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Cool private companies: Growing e-commerce firms

ChannelAdvisor: Aiding online retailers

Cool private companies: Growing e-commerce firms; businessI’ve known this company for several years, and during that time I’ve watched the firm mature and evolve. Several years ago, ChannelAdvisor was tightly focused on the eBay eco-system. Since then, the firm has emerged as a global aid for online retailers, helping them efficiently reach prospects.

This means ChannelAdvisor helps firms manage multi-channel outreach, whether that is down the street or on the other side of the globe. In 2010, the firm managed $2.8 billion in gross merchandise value from leading retailers like Saks, Dell, and Brookstone, and 30 percent of Internet Retailer Magazine’s Top 500 online retailers. It seems to us that Channel Advisor is a company on the move. We plan to pay much closer attention to this firm over the next few years.

Approximate size: $50-100 million in revenues.

Chegg: Digital textbooks, book rentals, and more

Chegg is much more than textbook rentals. The firm offers e-textbooks, course information, reviews and in some instances notes from a few dozen colleges. In addition, the company offers homework help. Basically, the firm is emerging as a go-to source of content (books, notes, comments, grade distribution, etc.) and coursework help. That seems like a viable plan for a big business to me.

I caught up with a Chegg board member recently and we spoke a bit about how the firm is single-handedly saving students millions of dollars on egregious textbook costs. I know this is true from personal experience with my children at college; textbook prices are way too high for the amount of updating that occurs year to year.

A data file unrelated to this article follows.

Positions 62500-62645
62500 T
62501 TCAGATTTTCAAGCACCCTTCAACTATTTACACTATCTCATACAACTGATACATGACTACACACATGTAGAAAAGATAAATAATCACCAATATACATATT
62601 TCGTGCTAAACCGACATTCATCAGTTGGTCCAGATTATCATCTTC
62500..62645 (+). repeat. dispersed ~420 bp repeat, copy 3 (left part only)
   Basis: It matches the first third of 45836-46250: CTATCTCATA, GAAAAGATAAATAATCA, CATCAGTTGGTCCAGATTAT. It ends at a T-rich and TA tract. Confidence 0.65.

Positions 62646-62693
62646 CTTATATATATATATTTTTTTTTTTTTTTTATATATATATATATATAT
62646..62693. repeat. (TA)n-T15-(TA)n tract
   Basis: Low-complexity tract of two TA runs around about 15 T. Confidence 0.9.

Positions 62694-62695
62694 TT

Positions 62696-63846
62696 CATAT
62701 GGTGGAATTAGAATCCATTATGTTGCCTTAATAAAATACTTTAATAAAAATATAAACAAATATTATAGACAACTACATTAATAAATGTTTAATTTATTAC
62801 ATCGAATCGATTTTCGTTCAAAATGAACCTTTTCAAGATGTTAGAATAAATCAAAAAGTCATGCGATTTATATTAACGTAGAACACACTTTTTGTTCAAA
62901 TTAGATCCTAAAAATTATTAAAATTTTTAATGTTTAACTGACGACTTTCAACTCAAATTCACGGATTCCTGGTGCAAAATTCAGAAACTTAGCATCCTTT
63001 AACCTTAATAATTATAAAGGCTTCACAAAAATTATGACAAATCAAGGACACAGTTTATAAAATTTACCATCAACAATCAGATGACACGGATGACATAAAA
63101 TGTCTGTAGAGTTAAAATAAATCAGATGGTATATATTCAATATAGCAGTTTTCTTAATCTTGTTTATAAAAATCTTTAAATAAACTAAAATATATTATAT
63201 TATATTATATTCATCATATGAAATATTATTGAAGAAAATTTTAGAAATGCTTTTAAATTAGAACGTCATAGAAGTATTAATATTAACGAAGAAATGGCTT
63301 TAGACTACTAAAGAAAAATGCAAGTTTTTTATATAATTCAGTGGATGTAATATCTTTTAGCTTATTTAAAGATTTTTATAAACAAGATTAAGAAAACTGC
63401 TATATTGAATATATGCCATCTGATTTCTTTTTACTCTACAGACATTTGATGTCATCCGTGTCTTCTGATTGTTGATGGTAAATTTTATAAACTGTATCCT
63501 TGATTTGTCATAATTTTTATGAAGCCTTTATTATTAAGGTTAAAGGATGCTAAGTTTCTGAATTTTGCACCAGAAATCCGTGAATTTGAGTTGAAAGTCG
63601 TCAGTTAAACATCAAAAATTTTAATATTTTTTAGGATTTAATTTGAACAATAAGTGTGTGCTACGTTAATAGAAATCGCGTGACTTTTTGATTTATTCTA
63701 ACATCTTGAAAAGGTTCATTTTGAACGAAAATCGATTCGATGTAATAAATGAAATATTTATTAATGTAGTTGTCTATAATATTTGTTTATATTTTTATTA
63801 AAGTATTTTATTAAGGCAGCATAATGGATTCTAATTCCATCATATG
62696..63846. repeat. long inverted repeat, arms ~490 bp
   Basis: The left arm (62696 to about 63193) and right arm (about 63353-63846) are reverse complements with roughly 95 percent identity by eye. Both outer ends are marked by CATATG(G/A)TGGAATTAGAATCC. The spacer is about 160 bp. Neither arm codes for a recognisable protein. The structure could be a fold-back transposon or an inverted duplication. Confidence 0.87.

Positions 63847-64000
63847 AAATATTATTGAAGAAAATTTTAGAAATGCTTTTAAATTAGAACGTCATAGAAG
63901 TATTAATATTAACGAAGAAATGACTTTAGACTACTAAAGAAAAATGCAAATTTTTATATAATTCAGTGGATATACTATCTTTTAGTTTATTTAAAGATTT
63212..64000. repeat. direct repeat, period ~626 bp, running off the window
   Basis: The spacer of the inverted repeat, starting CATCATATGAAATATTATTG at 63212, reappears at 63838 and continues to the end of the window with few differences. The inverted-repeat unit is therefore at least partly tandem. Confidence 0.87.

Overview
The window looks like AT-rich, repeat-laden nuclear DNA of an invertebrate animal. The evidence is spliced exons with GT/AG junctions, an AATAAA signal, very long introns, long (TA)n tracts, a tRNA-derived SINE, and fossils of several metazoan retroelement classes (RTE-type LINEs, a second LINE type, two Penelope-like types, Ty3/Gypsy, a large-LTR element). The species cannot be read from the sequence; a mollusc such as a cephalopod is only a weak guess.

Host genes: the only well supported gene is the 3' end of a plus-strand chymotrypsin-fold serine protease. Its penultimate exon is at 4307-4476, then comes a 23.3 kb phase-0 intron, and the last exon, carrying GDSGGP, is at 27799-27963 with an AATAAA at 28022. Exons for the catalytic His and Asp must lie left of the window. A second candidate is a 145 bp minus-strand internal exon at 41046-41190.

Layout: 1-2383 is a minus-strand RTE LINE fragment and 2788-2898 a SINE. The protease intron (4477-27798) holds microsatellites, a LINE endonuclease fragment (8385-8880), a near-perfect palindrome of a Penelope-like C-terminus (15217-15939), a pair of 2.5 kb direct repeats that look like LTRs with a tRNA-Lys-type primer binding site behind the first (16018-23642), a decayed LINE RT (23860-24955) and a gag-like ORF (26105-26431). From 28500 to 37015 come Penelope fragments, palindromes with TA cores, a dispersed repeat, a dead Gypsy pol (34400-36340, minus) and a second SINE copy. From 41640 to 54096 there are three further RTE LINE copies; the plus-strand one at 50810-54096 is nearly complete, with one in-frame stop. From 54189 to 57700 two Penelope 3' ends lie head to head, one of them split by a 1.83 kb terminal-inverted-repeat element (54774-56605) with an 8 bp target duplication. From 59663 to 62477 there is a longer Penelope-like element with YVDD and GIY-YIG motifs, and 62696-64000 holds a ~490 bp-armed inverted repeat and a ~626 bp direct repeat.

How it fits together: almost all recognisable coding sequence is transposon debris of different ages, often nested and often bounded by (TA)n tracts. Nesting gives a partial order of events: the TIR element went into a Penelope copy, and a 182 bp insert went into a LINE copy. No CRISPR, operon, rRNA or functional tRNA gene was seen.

Approximate size: >$100 million in revenues.

Gift Side Story: Helping guys buy gifts

I arrived at Buck’s in Woodside a few minutes early for my breakfast with a long-time friend. I saw another fellow advance to the door at the restaurant, which was locked. He circled back, came up, and said hello. “Hey, I’m meeting some VCs around here for the first time and I was wondering if I should be wearing a suit or not?” I said no, unless he was a financial services software firm or he was going up to San Francisco proper where some people wear sport coats. He thanked me and I asked him what the name of his company was. “Gift Side Story,” he said. His name was Ankur Jain.

Jain said his company was a website that helped guys figure out what gifts they should get for their wives or girlfriends. You fill out a brief questionnaire about your significant other’s preferences and the software provides you with recommendations. It has a self-learning component that is designed to formulate better results based upon the more information that is put into it in terms of questions and responses to actual orders. There is also a real-time chat function available if you get really stuck, which is a nice touch.

You pick an item from the recommendations and it takes you to the site’s checkout page. Input your credit card info and presto, the gift wrapped item is on its way! The prices looked good with discount banners indicating 10-50 percent off deals.

Richard Davis is managing director of enterprise software for the brokerage firm Canaccord Genuity. Before joinging Canaccord, he spent 10 years as a senior analyst at Needham & Company. Previously, Davis was at Tucker Anthony, where he launched the firm’s Internet and enterprise software coverage.

As a software securities analyst for investment banking firm Canaccord Genuity, Richard Davis spends 200 days a year on the road visiting companies. He goes to public companies such as Oracle and, but he also visits up-and-coming software companies he thinks will go public in the near future.


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